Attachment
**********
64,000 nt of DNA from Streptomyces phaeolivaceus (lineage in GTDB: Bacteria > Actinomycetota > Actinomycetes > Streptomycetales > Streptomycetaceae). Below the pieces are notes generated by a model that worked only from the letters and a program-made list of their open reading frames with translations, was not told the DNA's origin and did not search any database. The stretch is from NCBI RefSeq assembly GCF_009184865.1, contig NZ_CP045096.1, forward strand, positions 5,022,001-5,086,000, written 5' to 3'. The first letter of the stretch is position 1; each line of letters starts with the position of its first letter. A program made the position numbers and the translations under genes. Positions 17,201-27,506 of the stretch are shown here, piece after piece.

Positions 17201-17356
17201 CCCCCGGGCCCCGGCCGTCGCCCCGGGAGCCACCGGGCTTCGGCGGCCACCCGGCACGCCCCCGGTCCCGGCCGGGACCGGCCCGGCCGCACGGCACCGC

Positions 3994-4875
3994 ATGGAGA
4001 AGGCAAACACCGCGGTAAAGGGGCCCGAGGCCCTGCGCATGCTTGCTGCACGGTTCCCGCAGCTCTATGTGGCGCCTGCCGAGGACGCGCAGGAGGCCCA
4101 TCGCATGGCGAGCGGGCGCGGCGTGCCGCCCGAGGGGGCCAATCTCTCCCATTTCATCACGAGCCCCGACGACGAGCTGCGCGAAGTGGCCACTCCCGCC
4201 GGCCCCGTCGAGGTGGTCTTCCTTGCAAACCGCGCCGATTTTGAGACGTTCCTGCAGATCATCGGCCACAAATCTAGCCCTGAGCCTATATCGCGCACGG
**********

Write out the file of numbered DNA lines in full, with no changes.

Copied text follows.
64,000 nt of DNA from Streptomyces phaeolivaceus (lineage in GTDB: Bacteria > Actinomycetota > Actinomycetes > Streptomycetales > Streptomycetaceae). Below the pieces are notes generated by a model that worked only from the letters and a program-made list of their open reading frames with translations, was not told the DNA's origin and did not search any database. The stretch is from NCBI RefSeq assembly GCF_009184865.1, contig NZ_CP045096.1, forward strand, positions 5,022,001-5,086,000, written 5' to 3'. The first letter of the stretch is position 1; each line of letters starts with the position of its first letter. A program made the position numbers and the translations under genes. Positions 17,201-27,506 of the stretch are shown here, piece after piece.

Positions 17201-17356
17201 CCCCCGGGCCCCGGCCGTCGCCCCGGGAGCCACCGGGCTTCGGCGGCCACCCGGCACGCCCCCGGTCCCGGCCGGGACCGGCCCGGCCGCACGGCACCGC

Positions 3994-4875
3994 ATGGAGA
4001 AGGCAAACACCGCGGTAAAGGGGCCCGAGGCCCTGCGCATGCTTGCTGCACGGTTCCCGCAGCTCTATGTGGCGCCTGCCGAGGACGCGCAGGAGGCCCA
4101 TCGCATGGCGAGCGGGCGCGGCGTGCCGCCCGAGGGGGCCAATCTCTCCCATTTCATCACGAGCCCCGACGACGAGCTGCGCGAAGTGGCCACTCCCGCC
4201 GGCCCCGTCGAGGTGGTCTTCCTTGCAAACCGCGCCGATTTTGAGACGTTCCTGCAGATCATCGGCCACAAATCTAGCCCTGAGCCTATATCGCGCACGG